Scaryoke, Ghostbusters and trick-or-treating: Halloween at Centre
October 24, 2013 By Mariel Smith
"Centre students live in a bubble, as we all know, so we don't get
to see kids all that often," says Sarah Brown ’14, CARE Trick-or-
Treat committee leader. "This event gives us an opportunity to
interact with kids and still participate in Halloween even though
we're not at home passing out candy."
For some Centre students, this year's Halloween may be their first away from home, but multiple campus organizations are working to ensure that students get into the spooky spirit and celebrate Halloween in style.
On Saturday the 26th of October, the Office of Campus Activities is hosting the CC After Dark Halloween Edition, from 9 p.m. to midnight in the Campus Center.
Student Life Coordinator Elizabeth Frank ’13 plans the monthly CC After Dark programs and is excited about the Halloween-themed event.
"Since CC After Dark falls late in October this month, I thought it was a perfect way to have some alternative Halloween festivities for students just looking to have a good time."
A DJ and a "Scaryoke" singing contest will be part of the evening's festivities, as well as a Student Activities Council-sponsored costume contest and Student Government Association-sponsored mini-pumpkin painting.
"CC After Dark provides students with a late-night option on the weekends," Frank explains. "It's casual, fun and always different. These non-alcoholic events are important for students, to give them a chance to relax on a weekend night."
The following Monday, October 28th, from 5-7 p.m. in Cowan, the Student Activities Council will be screening Ghostbusters during dinner as a way of getting people into the spirit.
A favorite campus tradition, sponsored by CARE (Centre Action Reaches Everyone), will take place on Tuesday, October 29th, from 6-8 p.m. in Sutcliffe Hall's Hazelrigg Gym.
"CARE Trick or Treat is a long-standing tradition at Centre College, providing a wonderful opportunity for our students to give back to the community while celebrating the Halloween season," says Patrick Noltemeyer ’01, special assistant to the president and former director of community service and the Bonner Program. "The event gives students the chance to interact with faculty, staff and their families in a fun environment—and gives everyone an excuse to dress up in their favorite costumes and fill up on candy."
The trick-or-treat tradition is over a decade old; originally, local children followed a specified trick-or-treat route through the various residence halls on campus, but in recent years, the event has moved to the gym as a more central location.
Sarah Brown ’14, head of the CARE Trick-or-Treat committee, has been helping organize the program since her sophomore year.
"This is a time that student organizations come together to run an event," she explains. "While we at CARE organize the table set-up and other logistics, the organizations themselves actually come up with activities to do and ways to interact with the kids throughout the night. It's one of the few campus activities that is run this way."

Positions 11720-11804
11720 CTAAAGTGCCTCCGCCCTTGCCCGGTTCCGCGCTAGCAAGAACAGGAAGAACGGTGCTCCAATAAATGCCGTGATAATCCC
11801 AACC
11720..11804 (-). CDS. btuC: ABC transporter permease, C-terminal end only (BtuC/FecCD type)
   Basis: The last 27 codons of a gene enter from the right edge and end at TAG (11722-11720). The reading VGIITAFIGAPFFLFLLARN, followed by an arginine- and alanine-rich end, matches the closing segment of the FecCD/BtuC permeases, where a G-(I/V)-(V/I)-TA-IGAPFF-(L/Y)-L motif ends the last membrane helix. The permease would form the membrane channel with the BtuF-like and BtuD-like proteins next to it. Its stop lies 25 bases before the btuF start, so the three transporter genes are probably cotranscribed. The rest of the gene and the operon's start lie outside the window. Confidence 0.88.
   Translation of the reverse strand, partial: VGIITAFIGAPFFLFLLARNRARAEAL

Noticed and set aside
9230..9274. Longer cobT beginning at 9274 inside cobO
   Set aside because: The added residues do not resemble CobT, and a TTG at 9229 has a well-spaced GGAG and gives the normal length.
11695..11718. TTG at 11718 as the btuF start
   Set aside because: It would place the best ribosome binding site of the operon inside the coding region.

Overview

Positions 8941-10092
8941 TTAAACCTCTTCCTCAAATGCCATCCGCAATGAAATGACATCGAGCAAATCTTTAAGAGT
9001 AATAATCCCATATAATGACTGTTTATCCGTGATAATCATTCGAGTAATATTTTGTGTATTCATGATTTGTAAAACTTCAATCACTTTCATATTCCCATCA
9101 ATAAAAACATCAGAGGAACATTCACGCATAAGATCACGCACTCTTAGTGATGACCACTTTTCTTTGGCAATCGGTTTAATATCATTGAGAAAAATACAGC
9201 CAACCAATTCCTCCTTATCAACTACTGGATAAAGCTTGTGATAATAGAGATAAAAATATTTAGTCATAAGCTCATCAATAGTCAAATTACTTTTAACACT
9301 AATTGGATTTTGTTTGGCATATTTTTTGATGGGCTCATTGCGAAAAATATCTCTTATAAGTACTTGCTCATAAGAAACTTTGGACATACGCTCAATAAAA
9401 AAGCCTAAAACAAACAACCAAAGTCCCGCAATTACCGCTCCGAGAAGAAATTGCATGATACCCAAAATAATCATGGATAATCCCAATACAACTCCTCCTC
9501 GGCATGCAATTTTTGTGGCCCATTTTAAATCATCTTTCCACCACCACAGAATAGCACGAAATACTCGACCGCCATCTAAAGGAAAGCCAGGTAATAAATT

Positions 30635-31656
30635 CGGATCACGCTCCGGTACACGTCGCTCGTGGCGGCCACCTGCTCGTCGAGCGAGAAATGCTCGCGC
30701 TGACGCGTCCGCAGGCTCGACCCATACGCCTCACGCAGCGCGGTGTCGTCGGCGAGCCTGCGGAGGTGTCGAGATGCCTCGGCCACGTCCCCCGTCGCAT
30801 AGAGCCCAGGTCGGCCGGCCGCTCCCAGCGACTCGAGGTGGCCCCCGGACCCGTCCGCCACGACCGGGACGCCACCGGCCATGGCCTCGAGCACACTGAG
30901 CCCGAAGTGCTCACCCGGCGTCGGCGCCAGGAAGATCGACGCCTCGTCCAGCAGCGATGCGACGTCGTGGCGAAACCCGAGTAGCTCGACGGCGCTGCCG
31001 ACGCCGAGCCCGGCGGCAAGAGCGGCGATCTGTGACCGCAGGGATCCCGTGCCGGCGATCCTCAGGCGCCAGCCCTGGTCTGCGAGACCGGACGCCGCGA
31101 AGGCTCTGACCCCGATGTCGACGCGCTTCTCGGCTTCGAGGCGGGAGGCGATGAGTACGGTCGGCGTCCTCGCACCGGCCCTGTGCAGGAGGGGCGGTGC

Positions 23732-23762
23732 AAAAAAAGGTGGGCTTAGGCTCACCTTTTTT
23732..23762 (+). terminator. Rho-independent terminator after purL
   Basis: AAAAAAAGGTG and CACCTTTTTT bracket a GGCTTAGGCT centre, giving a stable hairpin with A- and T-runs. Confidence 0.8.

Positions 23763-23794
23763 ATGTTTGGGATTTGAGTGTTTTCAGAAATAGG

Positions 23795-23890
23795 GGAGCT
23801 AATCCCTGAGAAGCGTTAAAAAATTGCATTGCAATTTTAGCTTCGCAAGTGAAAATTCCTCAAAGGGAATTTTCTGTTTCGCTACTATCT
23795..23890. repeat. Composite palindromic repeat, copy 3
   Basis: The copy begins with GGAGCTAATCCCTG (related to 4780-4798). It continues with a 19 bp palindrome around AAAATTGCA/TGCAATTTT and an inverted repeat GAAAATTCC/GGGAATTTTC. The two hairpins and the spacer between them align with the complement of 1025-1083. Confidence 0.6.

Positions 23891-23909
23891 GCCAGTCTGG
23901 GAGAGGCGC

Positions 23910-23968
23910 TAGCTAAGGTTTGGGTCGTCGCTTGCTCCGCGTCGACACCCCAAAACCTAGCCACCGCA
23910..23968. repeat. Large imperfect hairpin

Brown also understands how important an event like this is for both the Danville community and Centre students.
"Kids of all ages absolutely love the program, and parents can rest assured because it is very safe," she says. "Centre students live in a bubble, as we all know, so we don't get to see kids all that often; this night gives us an opportunity to interact with kids and still participate in Halloween even though we're not at home passing out candy."
This year's festivities include booths where local children can play games, get their faces painted and trick-or-treat. A costume contest for various age groups will also be held.
Ricky Shear ’14, president of CARE (Centre Action Reaches Everyone), is looking forward to this year's event.
"We expect children from Sunrise Children's Services, children of faculty and staff and children from the rest of the Danville community to attend," he explains. "By interacting with these children, both Centre students and the children have a fun and festive experience."
Shear also mentions that at this point in the semester, stressed-out students can take a break from academics and simply enjoy helping local children celebrate Halloween in a fun way.
Says Shear, "Working to help a child have fun is a great way to relieve some of that stress while making the community a better place."
Centre College, founded in 1819, offers its students a world of opportunities, highlighted by the nation's premier study abroad program and a faculty ranked #5 in the nation for "Best Undergraduate Teaching" at a liberal arts college by U.S. News & World Report in 2013. Centre graduates enjoy extraordinary success, with entrance to top graduate and professional schools, prestigious fellowships for further study abroad (Rhodes, Rotary, Fulbright), and rewarding jobs (on average, 97 percent are employed or in advanced study within 10 months of graduation).